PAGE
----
husband and children, which the law imposes upon her, and he

negligence, , contributed to the accident.

who seeks to collect indemnity for damages resulting from

deprivation of her domestic services must prove such services. In
the case under consideration, apart from the services of his wife
as translator and secretary, the value of which has not been
proven, Lilius has not presented any evidence showing the
existence of domestic services and their nature, rendered by her
prior to the accident, in order that it may serve as a basis in
estimating their value.

It appears that Lilius took all precautions which his skill and the
presence of his wife and child, driving his car at a speed which
prudence demanded according to the circumstances and
conditions of the road, slackening his speed in the face of an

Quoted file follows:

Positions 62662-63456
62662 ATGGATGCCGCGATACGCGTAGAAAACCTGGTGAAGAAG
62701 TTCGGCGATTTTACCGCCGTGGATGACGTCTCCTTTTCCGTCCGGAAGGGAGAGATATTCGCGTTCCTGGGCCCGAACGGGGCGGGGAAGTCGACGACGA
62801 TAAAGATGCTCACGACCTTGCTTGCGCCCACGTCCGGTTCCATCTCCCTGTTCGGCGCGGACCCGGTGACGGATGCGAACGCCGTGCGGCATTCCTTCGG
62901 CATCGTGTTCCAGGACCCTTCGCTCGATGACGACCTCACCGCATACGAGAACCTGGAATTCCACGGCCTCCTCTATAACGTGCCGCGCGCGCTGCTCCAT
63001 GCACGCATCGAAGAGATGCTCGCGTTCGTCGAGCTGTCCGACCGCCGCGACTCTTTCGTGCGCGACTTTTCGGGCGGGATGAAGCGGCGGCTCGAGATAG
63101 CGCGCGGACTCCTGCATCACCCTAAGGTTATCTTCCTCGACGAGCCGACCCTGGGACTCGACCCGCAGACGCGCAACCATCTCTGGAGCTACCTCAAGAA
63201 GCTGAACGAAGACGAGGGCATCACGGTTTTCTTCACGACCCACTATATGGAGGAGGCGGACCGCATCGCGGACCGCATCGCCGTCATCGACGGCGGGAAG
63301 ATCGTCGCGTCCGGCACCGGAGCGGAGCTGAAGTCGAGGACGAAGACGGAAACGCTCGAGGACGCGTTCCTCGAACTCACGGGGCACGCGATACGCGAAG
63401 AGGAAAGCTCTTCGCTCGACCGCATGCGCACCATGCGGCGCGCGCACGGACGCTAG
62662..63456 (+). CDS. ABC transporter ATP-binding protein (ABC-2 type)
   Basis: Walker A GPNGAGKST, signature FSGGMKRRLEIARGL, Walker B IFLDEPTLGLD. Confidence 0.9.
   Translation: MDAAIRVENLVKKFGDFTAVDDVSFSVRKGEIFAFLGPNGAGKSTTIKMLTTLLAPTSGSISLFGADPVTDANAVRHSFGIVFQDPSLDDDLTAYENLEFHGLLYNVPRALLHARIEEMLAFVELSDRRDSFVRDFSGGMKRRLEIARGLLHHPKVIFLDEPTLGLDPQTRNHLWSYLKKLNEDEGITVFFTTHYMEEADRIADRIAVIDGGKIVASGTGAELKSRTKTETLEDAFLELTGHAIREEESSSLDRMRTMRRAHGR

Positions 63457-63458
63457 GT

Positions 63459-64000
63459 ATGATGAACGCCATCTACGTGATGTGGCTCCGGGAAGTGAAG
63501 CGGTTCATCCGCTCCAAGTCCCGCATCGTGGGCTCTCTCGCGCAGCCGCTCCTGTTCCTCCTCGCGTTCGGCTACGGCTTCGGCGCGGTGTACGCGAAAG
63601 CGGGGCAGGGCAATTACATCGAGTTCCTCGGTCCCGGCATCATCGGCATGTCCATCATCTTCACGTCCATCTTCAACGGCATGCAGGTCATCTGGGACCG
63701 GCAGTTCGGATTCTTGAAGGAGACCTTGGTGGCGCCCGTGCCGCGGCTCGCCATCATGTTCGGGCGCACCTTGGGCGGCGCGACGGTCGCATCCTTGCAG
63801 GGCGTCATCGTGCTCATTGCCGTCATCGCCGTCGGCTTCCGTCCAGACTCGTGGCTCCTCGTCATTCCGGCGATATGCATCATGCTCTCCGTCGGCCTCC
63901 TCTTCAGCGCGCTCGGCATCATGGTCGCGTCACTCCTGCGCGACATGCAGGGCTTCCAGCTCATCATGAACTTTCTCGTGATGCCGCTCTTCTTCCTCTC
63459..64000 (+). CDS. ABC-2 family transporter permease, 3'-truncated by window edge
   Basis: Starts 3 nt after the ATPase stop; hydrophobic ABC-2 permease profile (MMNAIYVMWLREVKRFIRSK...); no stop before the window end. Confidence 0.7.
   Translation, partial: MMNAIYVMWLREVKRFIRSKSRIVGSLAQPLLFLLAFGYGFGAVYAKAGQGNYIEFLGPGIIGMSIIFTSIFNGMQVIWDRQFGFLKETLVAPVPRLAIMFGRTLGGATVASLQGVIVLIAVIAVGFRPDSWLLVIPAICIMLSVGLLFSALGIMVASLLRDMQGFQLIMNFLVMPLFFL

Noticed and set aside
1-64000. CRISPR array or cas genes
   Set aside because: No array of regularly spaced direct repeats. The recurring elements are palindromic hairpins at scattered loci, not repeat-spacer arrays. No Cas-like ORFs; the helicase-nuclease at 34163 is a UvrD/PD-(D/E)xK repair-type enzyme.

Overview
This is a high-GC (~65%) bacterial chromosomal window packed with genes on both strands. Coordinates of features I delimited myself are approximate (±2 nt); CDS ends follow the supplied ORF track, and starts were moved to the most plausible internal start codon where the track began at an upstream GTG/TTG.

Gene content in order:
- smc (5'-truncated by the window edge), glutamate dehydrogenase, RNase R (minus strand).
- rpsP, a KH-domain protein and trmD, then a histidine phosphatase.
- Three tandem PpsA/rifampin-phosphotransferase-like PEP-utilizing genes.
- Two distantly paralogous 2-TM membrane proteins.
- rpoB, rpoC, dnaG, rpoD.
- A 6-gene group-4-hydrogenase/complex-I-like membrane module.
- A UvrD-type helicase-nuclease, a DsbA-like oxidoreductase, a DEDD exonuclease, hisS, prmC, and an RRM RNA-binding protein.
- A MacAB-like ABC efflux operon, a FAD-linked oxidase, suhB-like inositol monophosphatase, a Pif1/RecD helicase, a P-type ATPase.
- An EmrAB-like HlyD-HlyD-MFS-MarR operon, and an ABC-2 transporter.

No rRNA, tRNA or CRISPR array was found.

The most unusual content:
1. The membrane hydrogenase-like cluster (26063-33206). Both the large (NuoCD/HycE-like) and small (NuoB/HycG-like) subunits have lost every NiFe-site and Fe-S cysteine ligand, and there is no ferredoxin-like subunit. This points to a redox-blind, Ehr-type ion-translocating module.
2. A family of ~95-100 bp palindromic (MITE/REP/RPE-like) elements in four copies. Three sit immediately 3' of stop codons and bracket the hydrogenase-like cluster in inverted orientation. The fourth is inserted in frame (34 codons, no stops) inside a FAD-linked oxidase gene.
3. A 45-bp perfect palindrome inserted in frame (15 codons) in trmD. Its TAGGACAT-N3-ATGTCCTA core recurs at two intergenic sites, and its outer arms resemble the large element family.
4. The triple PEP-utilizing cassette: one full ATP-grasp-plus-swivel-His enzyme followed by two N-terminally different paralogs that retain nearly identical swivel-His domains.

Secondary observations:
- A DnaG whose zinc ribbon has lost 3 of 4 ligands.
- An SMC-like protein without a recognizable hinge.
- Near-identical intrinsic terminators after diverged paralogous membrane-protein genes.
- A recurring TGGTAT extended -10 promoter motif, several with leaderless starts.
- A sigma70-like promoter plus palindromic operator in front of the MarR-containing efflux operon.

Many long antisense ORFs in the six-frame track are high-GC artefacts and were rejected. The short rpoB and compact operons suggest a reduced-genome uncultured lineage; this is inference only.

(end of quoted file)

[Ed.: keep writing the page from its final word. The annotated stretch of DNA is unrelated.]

obstacle and blowing his horn upon seeing persons on the road. If
he failed to stop, look and listen before going over the crossing, in
spite of the fact that he was driving at 12 miles per hour after
having been free from obstacles, it was because, his attention

Furthermore, inasmuch as a wifes domestic assistance and

having been occupied in attempting to go ahead, he did not see

conjugal companionship are purely personal and voluntary acts

the crossing in question, nor anything, nor anybody indicating its

which neither of the spouses may be compelled to render, it is

existence, as he knew nothing about it beforehand. The first and

necessary for the party claiming indemnity for the loss of such

only warning, which he received of the impending danger, was

services to prove that the person obliged to render them had

two short blows from the whistle of the locomotive immediately

done so before he was injured and that he would be willing to

preceding the collision and when the accident had already

continue rendering them had he not been prevented from so

become inevitable.


10. GO vs YAMANE

Lot in Baguio City is registered in the name of Muriel Yamane,